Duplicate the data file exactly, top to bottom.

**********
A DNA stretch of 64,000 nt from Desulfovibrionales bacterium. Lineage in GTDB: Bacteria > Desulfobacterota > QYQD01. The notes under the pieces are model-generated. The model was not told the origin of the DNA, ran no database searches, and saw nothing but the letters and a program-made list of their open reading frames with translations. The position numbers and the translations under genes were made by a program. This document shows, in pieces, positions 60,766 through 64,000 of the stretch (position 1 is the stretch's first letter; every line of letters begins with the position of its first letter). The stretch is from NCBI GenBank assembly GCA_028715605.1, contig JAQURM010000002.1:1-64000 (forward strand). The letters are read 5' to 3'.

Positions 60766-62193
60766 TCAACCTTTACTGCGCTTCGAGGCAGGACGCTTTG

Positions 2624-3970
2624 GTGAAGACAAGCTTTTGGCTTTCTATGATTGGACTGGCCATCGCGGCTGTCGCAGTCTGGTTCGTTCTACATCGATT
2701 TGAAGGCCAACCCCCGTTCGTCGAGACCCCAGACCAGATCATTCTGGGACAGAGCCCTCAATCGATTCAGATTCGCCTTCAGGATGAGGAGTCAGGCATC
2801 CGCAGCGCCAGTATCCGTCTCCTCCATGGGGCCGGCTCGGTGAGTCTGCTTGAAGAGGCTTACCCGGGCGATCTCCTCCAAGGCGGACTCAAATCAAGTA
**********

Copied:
A DNA stretch of 64,000 nt from Desulfovibrionales bacterium. Lineage in GTDB: Bacteria > Desulfobacterota > QYQD01. The notes under the pieces are model-generated. The model was not told the origin of the DNA, ran no database searches, and saw nothing but the letters and a program-made list of their open reading frames with translations. The position numbers and the translations under genes were made by a program. This document shows, in pieces, positions 60,766 through 64,000 of the stretch (position 1 is the stretch's first letter; every line of letters begins with the position of its first letter). The stretch is from NCBI GenBank assembly GCA_028715605.1, contig JAQURM010000002.1:1-64000 (forward strand). The letters are read 5' to 3'.

Positions 60766-62193
60766 TCAACCTTTACTGCGCTTCGAGGCAGGACGCTTTG

Positions 2624-3970
2624 GTGAAGACAAGCTTTTGGCTTTCTATGATTGGACTGGCCATCGCGGCTGTCGCAGTCTGGTTCGTTCTACATCGATT
2701 TGAAGGCCAACCCCCGTTCGTCGAGACCCCAGACCAGATCATTCTGGGACAGAGCCCTCAATCGATTCAGATTCGCCTTCAGGATGAGGAGTCAGGCATC
2801 CGCAGCGCCAGTATCCGTCTCCTCCATGGGGCCGGCTCGGTGAGTCTGCTTGAAGAGGCTTACCCGGGCGATCTCCTCCAAGGCGGACTCAAATCAAGTA